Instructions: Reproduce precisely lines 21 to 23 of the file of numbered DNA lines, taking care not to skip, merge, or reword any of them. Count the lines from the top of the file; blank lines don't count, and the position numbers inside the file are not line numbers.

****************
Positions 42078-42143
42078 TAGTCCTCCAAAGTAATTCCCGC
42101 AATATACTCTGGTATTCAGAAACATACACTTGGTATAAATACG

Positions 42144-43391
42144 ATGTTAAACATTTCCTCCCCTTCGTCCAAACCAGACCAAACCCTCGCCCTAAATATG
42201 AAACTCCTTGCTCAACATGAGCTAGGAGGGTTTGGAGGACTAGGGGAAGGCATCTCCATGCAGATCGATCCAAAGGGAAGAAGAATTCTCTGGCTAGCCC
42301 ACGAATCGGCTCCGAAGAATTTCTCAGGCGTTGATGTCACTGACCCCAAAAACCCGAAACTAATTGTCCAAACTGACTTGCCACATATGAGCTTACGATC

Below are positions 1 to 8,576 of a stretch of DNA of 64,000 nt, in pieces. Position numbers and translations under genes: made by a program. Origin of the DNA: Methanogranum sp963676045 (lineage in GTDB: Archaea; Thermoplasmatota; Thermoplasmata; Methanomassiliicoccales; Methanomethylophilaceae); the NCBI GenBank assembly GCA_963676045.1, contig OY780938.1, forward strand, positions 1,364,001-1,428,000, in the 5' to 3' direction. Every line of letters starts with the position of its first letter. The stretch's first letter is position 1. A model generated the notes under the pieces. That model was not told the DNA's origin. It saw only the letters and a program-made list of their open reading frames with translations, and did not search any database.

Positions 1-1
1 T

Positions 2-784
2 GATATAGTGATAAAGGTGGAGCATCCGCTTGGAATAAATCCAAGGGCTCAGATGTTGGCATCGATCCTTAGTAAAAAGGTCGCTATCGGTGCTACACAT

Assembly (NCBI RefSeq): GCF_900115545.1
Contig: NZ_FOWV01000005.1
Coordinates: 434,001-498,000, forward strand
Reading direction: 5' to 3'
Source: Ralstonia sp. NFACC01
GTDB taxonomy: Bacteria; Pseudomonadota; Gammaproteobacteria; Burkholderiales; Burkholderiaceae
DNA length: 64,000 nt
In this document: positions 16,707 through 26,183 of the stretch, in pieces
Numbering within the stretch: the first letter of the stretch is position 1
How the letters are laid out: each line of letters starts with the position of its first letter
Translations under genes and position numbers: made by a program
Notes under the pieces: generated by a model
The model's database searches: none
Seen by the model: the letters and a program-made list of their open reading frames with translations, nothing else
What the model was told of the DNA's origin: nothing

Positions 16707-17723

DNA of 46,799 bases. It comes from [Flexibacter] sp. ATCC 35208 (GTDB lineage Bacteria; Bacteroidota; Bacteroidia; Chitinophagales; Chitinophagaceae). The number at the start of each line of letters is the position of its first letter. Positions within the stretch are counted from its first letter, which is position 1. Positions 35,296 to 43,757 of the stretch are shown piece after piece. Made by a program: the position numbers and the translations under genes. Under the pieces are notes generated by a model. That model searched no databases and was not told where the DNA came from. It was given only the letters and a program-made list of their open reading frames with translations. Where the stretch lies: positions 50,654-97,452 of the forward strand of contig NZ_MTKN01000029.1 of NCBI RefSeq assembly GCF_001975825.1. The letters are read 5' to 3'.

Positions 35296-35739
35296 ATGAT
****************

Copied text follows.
Numbering within the stretch: the first letter of the stretch is position 1
How the letters are laid out: each line of letters starts with the position of its first letter
Translations under genes and position numbers: made by a program